The US had repeatedly called for the imposition of a renewed embargo on Iran, claiming it was sending Iranian manufactured missiles to Iranian-backed Houthi rebels in Yemen.
It also claimed that these missiles were used to launch an attack on neighbouring Saudi Arabia - which along with several Sunni Arab countries - have been fighting against the Houthis since March 2015, when the Kingdom intervened to push back the rebels and reinstate the government of President Abd-Rabbu Mansour Hadi.
The draft resolution specifically condemned a Houthi missile strike that was targeted at Riyadh in December 2017.
It determined that Iran did not comply with a 2015 UN arms embargo on Yemen as it did not take action in preventing the direct or indirect flow of missiles to the Houthis.
The draft also urged members of the council to take further action against Iran for breaching the arms embargo.
Instead, the UNSC unanimously adopted a Russian-proposed resolution that did not mention Iran.
Although the Russian-proposed one passed unanimously, criticism was traded among the council's members.
Kelley Currie, the US representative to the UN, said the UK-drafted resolution was a "simple, commonsense one" which called out Iran.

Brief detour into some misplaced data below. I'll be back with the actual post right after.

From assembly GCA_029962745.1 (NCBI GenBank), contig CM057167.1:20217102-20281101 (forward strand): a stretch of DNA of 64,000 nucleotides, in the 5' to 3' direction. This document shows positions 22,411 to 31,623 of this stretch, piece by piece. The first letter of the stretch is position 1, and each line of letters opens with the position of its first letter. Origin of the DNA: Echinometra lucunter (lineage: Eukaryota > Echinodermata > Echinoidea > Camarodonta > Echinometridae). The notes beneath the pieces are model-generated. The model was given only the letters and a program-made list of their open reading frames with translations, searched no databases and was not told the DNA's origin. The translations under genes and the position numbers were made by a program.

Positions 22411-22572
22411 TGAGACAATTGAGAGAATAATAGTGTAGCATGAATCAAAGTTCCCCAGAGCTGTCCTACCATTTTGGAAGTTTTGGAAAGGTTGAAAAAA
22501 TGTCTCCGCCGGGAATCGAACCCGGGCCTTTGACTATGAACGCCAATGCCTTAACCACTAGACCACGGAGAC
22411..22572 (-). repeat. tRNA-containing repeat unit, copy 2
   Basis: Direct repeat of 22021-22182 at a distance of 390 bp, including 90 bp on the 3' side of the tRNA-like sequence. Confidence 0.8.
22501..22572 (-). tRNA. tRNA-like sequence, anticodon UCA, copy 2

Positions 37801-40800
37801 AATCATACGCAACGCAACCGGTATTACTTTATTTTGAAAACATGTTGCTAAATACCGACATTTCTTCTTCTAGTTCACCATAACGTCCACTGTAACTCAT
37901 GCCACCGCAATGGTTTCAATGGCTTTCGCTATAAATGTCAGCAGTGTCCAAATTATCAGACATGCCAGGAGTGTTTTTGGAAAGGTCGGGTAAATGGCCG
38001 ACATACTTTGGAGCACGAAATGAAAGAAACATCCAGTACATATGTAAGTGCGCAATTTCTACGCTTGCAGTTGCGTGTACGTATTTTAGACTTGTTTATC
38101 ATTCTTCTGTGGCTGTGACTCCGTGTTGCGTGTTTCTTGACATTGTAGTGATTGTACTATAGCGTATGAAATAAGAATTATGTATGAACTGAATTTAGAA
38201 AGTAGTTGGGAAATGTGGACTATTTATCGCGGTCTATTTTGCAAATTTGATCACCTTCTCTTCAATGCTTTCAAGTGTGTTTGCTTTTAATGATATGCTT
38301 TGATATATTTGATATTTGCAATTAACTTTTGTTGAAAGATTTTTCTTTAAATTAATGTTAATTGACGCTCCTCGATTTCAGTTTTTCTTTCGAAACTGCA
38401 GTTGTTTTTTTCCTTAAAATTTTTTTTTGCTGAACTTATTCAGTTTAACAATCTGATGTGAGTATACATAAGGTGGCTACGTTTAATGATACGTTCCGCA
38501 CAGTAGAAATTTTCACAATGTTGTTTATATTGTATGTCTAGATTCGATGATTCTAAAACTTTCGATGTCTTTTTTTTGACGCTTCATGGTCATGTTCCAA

Russia's ambassador to the UN, Vassily Nebenzia, said the wording in the British draft would have had "destabilising ramifications" if adopted, and warned about the effect it would have on Yemen and the region as a whole.
"Russia doesn't like the outcome of certain expert panel reports," Jonathan Allen, UK deputy ambassador to the UN, told reporters before the vote was scheduled to take place.
"We'll be urging our colleagues for the good of the United Nations system, to vote in favour of our resolution."
Earlier on Monday, Russian Foreign Minister Sergei Lavrov discussed with his Saudi counterpart Adel al-Jubeir the drafting of a new UNSC resolution on Yemen, Anadolu news agency reported.